Traildust (Arizona)
Beautiful bee picture, Sarah Sutton. The detail shown in the wings is impressive. 🐝🌼🐝
Miss Mary (Julian, CA)
@KP and Chrysanthemum, There is actually a very funny story about members of the HiveMind going to extraordinary lengths to have RA6 included in the word list. This included one enterprising 🐝 sending a skein of RA6 to the desk of the bewildered Will Shortz, Crossword Puzzle-meister for NYT. People went to a lot of effort for RA6 so we rejoice that it’s with us today!
KP (California)
@Miss Mary Yes, true story!😃
Kiki (Santa Maria, CA)
@Miss Mary Did you know that the leaves of the RA(6) palm are the largest leaves in the plant kingdom, sometimes growing over 80 feet long and over 9 feet wide? From Wikipedia: “They grow up to 16 metres (52 ft) tall and are remarkable for their compound pinnate leaves, the longest in the plant kingdom; leaves of R. regalis up to 25 metres (82 ft) long[3] and 3 metres (9.8 ft) wide are known… RA(6) fiber is produced from the membrane on the underside of the leaf fronds. The membrane is taken off to create a long thin fiber, which can be rolled together for added strength before they are finally dried. Fibres can be made into twine, rope, garden ties, and used in tree grafting.[4] Fibres are important in the area of textiles, as they can be dyed and woven into products such as decorative mats, baskets, placemats, hats, and shoes.” https://www.wikipedia.org/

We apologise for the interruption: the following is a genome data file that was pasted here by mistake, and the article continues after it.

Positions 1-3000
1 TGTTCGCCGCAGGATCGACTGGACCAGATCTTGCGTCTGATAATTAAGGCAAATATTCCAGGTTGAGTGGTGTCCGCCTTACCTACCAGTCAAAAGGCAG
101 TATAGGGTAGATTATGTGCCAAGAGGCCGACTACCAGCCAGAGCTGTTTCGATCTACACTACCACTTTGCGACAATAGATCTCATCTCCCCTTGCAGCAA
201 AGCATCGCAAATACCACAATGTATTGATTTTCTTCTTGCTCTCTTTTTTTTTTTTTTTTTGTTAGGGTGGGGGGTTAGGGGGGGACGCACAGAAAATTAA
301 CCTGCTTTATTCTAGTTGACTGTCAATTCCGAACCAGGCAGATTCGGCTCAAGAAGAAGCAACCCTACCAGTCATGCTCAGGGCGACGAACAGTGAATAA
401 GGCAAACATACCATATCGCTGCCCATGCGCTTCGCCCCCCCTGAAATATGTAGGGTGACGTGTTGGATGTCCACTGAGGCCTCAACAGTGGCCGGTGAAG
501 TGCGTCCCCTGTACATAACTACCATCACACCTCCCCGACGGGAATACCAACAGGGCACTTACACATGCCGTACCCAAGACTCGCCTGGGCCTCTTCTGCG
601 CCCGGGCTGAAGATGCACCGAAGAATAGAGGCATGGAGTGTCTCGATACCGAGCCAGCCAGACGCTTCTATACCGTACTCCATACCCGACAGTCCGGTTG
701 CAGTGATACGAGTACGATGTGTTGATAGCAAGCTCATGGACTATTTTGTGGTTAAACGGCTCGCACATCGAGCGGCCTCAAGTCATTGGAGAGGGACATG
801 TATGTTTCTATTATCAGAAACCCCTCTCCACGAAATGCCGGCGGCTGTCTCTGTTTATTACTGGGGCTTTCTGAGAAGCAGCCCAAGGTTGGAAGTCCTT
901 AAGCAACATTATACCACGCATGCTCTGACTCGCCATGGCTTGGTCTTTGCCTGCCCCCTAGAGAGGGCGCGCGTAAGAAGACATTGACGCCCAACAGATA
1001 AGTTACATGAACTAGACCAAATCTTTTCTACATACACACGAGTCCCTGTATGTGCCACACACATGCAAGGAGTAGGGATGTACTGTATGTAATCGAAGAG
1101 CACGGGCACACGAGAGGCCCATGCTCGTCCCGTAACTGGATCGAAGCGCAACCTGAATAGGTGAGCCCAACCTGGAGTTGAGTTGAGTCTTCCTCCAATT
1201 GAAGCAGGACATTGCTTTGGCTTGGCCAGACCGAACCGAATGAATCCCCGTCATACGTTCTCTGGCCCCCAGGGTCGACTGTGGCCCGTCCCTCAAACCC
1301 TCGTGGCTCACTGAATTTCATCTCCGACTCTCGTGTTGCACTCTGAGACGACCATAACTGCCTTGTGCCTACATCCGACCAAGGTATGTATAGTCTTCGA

KP (California)
@Kiki Thanks for the info and the link: I had no idea this palm tree is so massive. Beautiful, too.
Chrysanthemum (SF)
Ya know what? I don’t even want to know what the stupid palm tree is called. So there.
Tholitan (DC)
Chrysanthemum 😂
KP (California)
@Chrysanthemum Oh come on! Forget about the tree! It’s a fiber used in arts and crafts: You’ll see cookie boxes tied with it for gift giving; also very popular tied around vases or mason jars with flowers in them. I bet you’ve used it, too!😉
Marie (Montana)
@Chrysanthemum Palm trees are so tall and so lovely and so everywhere in Los Angeles.
McRumi (Richmond VA)
One word to go.
Marie (Montana)
@McRumi Sometimes “one word to go”is great, and sometimes it’s plain awful. Just a brick wall.
KP (California)
@McRumi Good luck! You can do it!
McRumi (Richmond VA)
@Marie exactly!.... either an easy word i'm blanking on or some obscuriity. just 6 letters....gonna keep spinning!
KP (California)
ABBACY: Many hive mates had difficulty finding this word in Saturday’s Bee. I did as well the first time I encountered it here. Afterwards, I made a mini-WIMP list of “religious terms.” Here’s the list, in random order; use, add to it, or disregard.:)) Abbot, abbacy Curia, curate, curacy Pope, papal, papacy Laity, laical Chuppah Tallit Halal Imam Mandala Rood
Marie (Montana)
@KP What a good idea! You can add FR5 to the list. One of my favorites.
KP (California)